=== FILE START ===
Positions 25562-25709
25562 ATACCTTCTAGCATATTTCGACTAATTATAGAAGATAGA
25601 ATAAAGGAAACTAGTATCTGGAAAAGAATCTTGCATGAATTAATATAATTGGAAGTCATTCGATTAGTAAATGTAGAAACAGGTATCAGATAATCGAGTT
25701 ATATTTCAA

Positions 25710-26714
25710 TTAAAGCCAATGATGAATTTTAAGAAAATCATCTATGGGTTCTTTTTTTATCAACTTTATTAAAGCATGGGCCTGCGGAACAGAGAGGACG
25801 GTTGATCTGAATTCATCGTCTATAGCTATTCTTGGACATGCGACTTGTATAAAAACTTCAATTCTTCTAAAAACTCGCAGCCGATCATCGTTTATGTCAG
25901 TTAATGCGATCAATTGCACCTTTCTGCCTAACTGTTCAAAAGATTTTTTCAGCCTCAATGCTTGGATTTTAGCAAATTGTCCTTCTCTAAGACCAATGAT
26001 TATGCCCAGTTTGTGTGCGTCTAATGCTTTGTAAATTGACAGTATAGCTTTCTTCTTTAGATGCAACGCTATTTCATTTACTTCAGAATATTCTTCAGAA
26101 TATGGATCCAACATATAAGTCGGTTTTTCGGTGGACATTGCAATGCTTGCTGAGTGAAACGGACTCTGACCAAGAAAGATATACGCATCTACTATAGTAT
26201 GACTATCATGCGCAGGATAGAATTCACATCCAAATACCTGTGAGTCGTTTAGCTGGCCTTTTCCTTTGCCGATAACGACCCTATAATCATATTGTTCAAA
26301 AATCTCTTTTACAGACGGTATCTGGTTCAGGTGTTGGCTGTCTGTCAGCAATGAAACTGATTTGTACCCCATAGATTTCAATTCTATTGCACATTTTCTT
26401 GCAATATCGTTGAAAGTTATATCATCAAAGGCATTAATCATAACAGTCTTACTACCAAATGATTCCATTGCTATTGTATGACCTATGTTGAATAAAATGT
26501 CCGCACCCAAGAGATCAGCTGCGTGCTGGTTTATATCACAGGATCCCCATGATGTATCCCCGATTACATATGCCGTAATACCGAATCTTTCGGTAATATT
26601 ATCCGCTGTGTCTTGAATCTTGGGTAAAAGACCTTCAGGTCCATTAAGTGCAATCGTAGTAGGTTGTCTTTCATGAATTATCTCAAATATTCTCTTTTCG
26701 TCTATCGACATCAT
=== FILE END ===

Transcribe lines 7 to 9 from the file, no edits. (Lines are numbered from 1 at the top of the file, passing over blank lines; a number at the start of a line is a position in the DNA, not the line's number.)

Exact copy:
25801 GTTGATCTGAATTCATCGTCTATAGCTATTCTTGGACATGCGACTTGTATAAAAACTTCAATTCTTCTAAAAACTCGCAGCCGATCATCGTTTATGTCAG
25901 TTAATGCGATCAATTGCACCTTTCTGCCTAACTGTTCAAAAGATTTTTTCAGCCTCAATGCTTGGATTTTAGCAAATTGTCCTTCTCTAAGACCAATGAT
26001 TATGCCCAGTTTGTGTGCGTCTAATGCTTTGTAAATTGACAGTATAGCTTTCTTCTTTAGATGCAACGCTATTTCATTTACTTCAGAATATTCTTCAGAA